Is there a role for Psychological Wellbeing Practitioners and Primary Care Mental Health Workers in the delivery of low intensity cognitive behavioural therapy for individuals who self-harm? Journal of Mental Health Training, Education and Practice, The, 2011, Vol. 6 Issue: 4 pp. 165-174
Hayley Williams, – Primary Care Mental Health Worker at Lancashire Care Foundation Trust, Preston, UK
The aim of this paper is to explore how the role of low intensity cognitive behavioural therapy (CBT) could be incorporated as a treatment option for individuals who engage in non-suicidal self-injury. Primary Care Mental Health Workers (PCMHWs) and Psychological Wellbeing Practitioners (PWPs) are employed to assist patients experiencing common mental health problems through CBT-based self-help materials; this is commonly referred to as low intensity CBT.
This article reviews the literature in order to investigate how these workers could incorporate their skills to offer support to those who self-harm as means of coping with psychological distress.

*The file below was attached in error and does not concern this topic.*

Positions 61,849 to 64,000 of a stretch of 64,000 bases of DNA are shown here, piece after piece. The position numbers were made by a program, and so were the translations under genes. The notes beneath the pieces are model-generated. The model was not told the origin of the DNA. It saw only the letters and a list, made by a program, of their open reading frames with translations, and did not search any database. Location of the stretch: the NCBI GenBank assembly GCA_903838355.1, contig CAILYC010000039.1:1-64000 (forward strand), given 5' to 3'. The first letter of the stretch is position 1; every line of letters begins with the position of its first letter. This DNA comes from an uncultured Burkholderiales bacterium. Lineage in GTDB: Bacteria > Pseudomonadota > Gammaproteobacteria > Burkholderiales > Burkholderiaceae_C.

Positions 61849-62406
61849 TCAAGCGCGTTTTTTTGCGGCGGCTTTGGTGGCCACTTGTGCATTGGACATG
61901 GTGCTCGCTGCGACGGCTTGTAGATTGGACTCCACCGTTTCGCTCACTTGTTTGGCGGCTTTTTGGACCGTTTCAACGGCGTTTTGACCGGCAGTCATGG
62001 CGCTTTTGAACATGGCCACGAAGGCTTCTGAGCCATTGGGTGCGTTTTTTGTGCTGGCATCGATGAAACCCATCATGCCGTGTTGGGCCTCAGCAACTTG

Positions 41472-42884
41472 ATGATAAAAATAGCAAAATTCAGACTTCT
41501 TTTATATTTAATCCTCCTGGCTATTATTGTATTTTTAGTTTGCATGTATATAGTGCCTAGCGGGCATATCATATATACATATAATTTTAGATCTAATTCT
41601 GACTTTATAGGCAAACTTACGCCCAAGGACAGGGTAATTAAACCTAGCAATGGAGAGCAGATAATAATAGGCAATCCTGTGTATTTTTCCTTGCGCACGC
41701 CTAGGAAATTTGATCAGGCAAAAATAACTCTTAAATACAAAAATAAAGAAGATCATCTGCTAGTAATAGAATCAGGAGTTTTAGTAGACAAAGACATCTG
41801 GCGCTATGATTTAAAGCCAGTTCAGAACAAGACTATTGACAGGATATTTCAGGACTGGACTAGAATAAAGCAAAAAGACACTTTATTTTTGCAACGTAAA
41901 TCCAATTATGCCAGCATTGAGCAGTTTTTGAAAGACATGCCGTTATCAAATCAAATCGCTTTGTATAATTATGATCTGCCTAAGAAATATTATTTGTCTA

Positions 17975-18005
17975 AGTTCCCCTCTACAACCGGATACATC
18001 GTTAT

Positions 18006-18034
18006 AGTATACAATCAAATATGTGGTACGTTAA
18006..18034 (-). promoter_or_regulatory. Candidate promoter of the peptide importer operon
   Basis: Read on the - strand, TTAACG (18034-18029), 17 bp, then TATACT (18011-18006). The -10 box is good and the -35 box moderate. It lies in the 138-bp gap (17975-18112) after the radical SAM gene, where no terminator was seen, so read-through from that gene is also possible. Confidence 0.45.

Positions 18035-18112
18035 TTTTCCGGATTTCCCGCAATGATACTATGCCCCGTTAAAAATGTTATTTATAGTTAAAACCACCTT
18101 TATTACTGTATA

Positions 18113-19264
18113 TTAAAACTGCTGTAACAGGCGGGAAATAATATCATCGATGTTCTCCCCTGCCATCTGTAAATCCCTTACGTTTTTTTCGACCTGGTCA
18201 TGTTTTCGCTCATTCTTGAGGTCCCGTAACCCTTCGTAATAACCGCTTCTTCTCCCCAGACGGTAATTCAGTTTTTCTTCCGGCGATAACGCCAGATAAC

Findings – The findings from this review identify a call for research into the efficacy of low intensity CBT, to enable the dissemination of clear guidance into the treatment of non-suicidal self-injury, considering the role of PWPs and PCMHWs.
Originality/value – At present, there is a lack of guidance into the treatment options for people who participate in non-suicidal self-injury. There is ambiguity into how PWPs and PCMHWs should manage this client base and training courses designed for these workers do not address the issues of self-harm. It is hoped that this article may promote the development of such protocols.
Lancashire Care staff can request the full-text of this paper, email: email@example.com